The Catholic teaching is neither Pelagian (basically, “salvation by works”) nor semi-Pelagian (saved partially by our own self-generated works), though we are constantly falsely accused of this by Calvinists and even in the Lutheran confessions. Calvinists also unfairly accuse Arminian Protestants (including Lutherans) of semi-Pelagianism.
Basically, many Calvinists (with their “either/or” mentality) collapse any position that holds to free will and predestination in paradox, as both true (like the Bible does), as Pelagian. It can’t comprehend God predestining alongside human beings with free will. Its presuppositions don’t allow that.
Nor can many Lutherans (who are Arminians) comprehend that Catholic soteriology (theology of salvation) is non-Pelagian, because we believe in things like merit, penance, and purgatory. They can’t wrap their minds around those things as grace-caused and grace-soaked, and so they (in their own “official” confessions) accuse us of Pelagianism too. It’s not true.
Catholics break down into two camps on the predestination issue: Thomism and Molinism. Sometimes Thomists accuse Molinists of being semi-Pelagian, and Molinists accuse Thomists of being Calvinists in “predestination soteriology,” but this is untrue as well, and the Church has stated that neither side can anathematize the other. Both choices are fully permissible. I myself am a Molinist (a Congruist within that framework of thinking, to be exact).
St. Augustine did not reject human free will, as the Calvinists do. His is a distinct position from theirs.
The Church teaches that the elect saved are predestined (and this is true in both Thomism and Molinism). It teaches (just like Augustine and over against Calvinism) that we have a free will, too. But it denies that the damned are predestined to hell (“double predestination”).
The saved persons choose to accept God’s grace for salvation, entirely by God’s grace. The damned choose to reject this grace, and so basically choose to separate themselves from God and go to hell for eternity. God doesn’t predestine that, as Calvinism (and Martin Luther) teach. C. S. Lewis made an astute comment that “the doors of hell are locked on the inside.”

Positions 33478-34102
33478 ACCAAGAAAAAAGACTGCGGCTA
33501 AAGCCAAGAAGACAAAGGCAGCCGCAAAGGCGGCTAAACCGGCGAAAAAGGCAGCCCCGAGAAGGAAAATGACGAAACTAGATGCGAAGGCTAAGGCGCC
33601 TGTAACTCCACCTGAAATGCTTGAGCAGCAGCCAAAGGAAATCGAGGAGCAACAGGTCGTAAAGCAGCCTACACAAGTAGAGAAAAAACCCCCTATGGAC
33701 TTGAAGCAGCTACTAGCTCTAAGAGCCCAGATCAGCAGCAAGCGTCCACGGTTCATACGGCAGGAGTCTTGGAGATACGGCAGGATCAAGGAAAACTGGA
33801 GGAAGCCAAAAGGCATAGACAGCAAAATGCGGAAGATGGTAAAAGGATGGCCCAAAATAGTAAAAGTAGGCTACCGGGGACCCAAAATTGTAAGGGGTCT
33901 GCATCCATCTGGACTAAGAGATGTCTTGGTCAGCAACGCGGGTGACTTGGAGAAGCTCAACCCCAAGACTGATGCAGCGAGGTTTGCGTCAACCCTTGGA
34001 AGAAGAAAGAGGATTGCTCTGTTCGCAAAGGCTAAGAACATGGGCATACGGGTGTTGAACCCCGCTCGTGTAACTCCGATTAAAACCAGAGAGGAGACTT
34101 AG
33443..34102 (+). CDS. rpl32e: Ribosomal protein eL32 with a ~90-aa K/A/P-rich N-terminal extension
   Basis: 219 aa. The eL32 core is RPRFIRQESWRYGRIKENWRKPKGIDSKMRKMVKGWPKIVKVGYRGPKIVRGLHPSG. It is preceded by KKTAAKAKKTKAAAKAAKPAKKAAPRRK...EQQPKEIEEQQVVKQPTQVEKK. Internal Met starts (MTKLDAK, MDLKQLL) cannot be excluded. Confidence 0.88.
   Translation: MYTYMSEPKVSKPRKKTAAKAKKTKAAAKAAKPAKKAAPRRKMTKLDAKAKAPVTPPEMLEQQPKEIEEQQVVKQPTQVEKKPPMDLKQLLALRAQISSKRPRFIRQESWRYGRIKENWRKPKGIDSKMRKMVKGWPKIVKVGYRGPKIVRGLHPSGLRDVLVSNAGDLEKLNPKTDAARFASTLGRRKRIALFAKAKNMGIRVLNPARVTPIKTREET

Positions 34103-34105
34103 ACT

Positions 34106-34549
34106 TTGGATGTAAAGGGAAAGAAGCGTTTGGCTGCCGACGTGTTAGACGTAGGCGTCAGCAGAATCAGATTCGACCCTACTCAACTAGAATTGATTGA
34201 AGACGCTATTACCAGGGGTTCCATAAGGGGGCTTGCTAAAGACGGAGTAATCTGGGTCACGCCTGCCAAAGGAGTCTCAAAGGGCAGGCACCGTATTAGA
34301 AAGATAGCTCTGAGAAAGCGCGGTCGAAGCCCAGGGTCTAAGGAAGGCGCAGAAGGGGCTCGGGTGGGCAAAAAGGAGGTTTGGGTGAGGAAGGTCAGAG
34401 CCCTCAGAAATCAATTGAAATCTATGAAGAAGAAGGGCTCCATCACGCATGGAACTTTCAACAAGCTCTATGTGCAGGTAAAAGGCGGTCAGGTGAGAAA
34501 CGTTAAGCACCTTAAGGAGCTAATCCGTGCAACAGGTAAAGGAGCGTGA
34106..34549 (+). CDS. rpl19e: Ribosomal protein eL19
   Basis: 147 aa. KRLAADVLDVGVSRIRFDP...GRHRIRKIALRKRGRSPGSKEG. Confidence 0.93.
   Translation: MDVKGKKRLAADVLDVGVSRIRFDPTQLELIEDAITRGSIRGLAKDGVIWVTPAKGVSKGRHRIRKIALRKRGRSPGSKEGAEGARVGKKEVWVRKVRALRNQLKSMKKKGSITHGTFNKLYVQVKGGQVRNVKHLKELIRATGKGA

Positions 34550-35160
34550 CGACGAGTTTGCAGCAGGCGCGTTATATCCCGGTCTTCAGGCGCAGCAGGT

Catholics are content to live with mystery and paradox. We don’t feel the need to resolve every deep issue in theology, like Protestants often do, with their interminable internal controversies.
Molinism doesn’t deny predestination and is not semi-Pelagian (nor is it officially required for any Catholic to believe in the first place).
How does anyone “choose God”? That’s one of the big questions in the larger discussion. Molinism doesn’t present any insuperable obstacle to this question. They choose in the same way they choose to sin or not sin at any given moment. If we seek God (and the very seeking is necessarily and always caused by God), He will give us the enabling grace to refrain from sin, and to follow Him as well, all the way to salvation.
But we do make that choice, and this is presupposed in the Bible (and Catholic theology), along with the absolute necessity of grace and predestination of the elect.
What Trent teaches on salvation is perfectly compatible with either Molinism or Thomism. If the former were semi-Pelagian at all, the Church would have condemned it along with the ancient heresy. But it has not.
By and large, I consider that the practical, day-to-day Christian life and how to be a faithful Catholic are far more important in the scheme of things than highly abstract, intensely philosophical discussion of some of the greatest mysteries of the faith.
Those usually generate far more heat than light. I’ve done some of it, too, as anyone can see, and it’s fascinating, but the emphasis I place on it is very low in my priorities as a Catholic and general Christian apologist.